Revealing the Hidden Museum
With funding and support from the University of Oxford’s IT Innovation Seed Fund, over the last 12 months a small team of colleagues from the Oxford University Museums and the University’s IT Services Mobile Development Team have been working on a project to look at best practice for engaging visitors in gallery spaces using mobile devices.
Mobile presents a significant opportunity for museums and other cultural venues to offer engaging content and deeper interpretation to audiences visiting their sites, which simply can’t be delivered using traditional methods. However, mobile also represents a challenge: when visiting a museum or venue audiences are seeking to engage with the historic site and authentic, ‘real’ collections on display. Mobile interactives can be notoriously ‘heads-down’, drawing the user into their device, rather than engaging them with their material surroundings.
In the Hidden Museum project we set out to understand how mobile could best be utilised to deliver engagement rather than distraction. How could we use mobile in a way that does not draw users into their devices, but rather encourages them to look more closely at their surroundings and the objects on display, and through the digital content helps them gain a better understanding of those objects?
Delivering the Project
The project was delivered in three phases:
Phase One: Research – We undertook desk research to understand current mobile engagement research and initiatives in order to identify gaps in existing knowledge and frame our research questions.
Phase Two: Iterative Testing – Having identified outstanding research questions, we adapted existing mobile content from all the museums for user testing to answer specific questions, making iterative changes to fix problems and address new questions raised.
Phase Three: Prototype Development – We developed a prototype app for one of the museums, building on all the learning gathered in the first two phases, and allowing for user testing of a complete experience, rather than component parts.
You can read details about the research and iterative testing phases of the project in a previous blog post where we have shared some of our research questions and key insights gained.
The culmination of the project was the development of ‘Pocket Curator’, an app for the Museum of the History of Science. Housed in the original Ashmolean building, the Museum of the History of Science displays complex scientific instruments, which can be difficult for visitors to engage with when they see them on static display behind glass – scientific instruments are meant to do something! Our aim was to bring these instruments to life by allowing the user to try them out, using their mobile device as proxy.
We built a series of instrument interactives: the user could use their device to simulate the use of a sextant to determine their latitude; experiment with their own digital lodestone; recreate Marconi’s wireless demonstration of 1896; and convert between 12-hour and decimal time, referencing an unusual ‘Revolutionary’ clock with a ten-hour face.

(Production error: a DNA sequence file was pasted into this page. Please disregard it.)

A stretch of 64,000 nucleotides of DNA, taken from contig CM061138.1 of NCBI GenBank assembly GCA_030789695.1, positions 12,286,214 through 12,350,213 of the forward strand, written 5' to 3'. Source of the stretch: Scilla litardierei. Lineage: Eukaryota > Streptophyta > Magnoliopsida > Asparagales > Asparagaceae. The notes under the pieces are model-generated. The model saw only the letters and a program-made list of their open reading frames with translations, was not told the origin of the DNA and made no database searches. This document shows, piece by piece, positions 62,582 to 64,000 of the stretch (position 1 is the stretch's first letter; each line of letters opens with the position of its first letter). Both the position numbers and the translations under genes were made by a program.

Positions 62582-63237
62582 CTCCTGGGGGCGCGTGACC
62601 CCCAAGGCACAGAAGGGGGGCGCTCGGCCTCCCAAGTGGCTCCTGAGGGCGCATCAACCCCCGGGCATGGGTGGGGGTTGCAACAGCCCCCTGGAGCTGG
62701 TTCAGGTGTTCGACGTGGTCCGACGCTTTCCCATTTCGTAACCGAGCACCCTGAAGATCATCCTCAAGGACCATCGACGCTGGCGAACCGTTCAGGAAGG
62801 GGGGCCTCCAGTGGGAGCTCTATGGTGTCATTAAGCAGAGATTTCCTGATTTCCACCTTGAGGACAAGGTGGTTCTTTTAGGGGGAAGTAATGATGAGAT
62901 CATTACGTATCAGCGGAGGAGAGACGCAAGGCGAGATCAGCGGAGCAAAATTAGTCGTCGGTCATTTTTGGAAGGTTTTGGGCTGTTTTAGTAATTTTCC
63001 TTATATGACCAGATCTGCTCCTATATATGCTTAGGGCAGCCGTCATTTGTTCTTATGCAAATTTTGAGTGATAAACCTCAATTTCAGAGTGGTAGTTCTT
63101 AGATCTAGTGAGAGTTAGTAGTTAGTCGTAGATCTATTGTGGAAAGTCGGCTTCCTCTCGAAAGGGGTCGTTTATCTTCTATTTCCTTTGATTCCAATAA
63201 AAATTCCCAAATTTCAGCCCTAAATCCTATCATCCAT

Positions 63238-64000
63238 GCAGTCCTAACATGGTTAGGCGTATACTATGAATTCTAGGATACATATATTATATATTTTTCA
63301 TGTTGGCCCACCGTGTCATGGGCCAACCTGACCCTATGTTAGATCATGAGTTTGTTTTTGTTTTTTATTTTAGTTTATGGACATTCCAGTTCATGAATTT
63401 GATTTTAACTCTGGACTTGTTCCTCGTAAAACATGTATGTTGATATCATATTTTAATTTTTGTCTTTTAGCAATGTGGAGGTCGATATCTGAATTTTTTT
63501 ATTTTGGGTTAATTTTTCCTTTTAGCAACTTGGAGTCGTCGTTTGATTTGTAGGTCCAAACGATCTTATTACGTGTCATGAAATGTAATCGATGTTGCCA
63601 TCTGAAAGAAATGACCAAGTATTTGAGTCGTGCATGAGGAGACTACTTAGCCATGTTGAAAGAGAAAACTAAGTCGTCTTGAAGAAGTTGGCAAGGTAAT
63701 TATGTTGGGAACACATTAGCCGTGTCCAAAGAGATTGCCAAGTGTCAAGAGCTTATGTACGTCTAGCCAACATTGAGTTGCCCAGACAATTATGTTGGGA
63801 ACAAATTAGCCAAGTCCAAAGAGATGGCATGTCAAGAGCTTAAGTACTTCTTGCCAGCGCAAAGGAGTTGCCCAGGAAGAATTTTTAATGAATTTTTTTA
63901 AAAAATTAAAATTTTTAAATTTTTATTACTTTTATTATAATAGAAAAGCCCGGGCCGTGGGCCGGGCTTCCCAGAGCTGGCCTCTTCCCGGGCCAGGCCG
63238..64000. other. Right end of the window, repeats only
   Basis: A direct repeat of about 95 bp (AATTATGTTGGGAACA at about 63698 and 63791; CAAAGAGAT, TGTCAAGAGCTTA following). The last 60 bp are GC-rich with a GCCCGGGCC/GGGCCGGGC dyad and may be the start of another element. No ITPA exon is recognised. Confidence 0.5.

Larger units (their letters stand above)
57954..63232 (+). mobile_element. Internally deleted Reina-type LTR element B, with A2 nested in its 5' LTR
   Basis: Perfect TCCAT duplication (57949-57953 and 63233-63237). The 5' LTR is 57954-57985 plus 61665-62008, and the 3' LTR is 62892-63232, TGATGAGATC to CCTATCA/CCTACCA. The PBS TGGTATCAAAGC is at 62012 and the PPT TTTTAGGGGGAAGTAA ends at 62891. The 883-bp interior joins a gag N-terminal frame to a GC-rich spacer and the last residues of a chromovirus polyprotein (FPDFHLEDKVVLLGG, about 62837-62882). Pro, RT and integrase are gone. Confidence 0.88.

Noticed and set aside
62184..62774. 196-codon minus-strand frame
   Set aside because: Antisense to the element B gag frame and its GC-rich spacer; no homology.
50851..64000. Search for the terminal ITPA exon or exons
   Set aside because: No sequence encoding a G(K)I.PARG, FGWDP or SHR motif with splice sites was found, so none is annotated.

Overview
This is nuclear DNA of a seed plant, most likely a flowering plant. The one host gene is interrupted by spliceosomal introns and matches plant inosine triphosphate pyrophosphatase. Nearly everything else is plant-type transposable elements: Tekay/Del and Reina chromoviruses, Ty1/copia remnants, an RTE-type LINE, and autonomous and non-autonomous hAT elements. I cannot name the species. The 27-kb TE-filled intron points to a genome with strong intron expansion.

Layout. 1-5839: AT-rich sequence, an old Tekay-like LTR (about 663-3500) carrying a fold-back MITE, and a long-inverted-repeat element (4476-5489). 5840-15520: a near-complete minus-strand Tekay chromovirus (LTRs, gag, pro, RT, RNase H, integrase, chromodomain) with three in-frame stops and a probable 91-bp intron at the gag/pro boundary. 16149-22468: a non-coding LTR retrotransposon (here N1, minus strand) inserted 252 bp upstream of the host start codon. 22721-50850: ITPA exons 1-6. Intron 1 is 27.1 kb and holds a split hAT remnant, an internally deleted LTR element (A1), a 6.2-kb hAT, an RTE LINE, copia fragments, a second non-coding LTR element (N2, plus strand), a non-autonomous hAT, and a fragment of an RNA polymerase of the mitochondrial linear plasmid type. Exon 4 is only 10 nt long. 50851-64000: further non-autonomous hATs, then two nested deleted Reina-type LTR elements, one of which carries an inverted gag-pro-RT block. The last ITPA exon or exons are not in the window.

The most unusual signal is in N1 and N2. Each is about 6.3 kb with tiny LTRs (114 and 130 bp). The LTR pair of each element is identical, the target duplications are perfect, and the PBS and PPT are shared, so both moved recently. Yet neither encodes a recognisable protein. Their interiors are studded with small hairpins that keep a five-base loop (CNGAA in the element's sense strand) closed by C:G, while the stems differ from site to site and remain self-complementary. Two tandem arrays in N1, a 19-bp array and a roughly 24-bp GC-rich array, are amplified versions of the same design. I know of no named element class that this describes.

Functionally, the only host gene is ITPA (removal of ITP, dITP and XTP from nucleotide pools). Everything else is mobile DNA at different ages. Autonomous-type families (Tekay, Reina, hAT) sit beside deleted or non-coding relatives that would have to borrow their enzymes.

These interactives were imbedded within an app delivering more traditional audio and visual content, optimised to work in the museum space. Audio was broken into short stories focussed on a single topic, allowing the user to dip into areas that interest them rather than listen to long, comprehensive recordings. Video content was presented in an animated style to distinguish it from the objects on display, pushing the user to look from the screen to the object in order to see the details explained. We used image recognition to trigger content, encouraging the user to engage with the object before focusing on the app.
The prototype, built in iOS only, was well received by our user testing group who found that the engagement increased both their specific understanding of the scientific instruments featured in the app, and their general appreciation of the collections held by the museum.
The success of the prototype enabled us to leverage additional funding to take the iOS app from prototype to product, and develop an Android version, both of which will be released in the app stores in September 2016.
The core project team comprised Scott Billings, Digital Communications Officer at the Museum of Natural History; Theodore Koterwas, Web and Mobile Application Team Lead within IT Services; and Jessica Suess, Digital Partnership Manager for Oxford University Museums. However, a significantly broader team of developers, designers, artists and curators contributed their talents to make the project successful; one of the best parts of working on this project was that it was truly collaborative and cross-disciplinary.
Find out a little more about the project in a recent presentation by the project leads as part of the Digital Humanities at Oxford Summer School.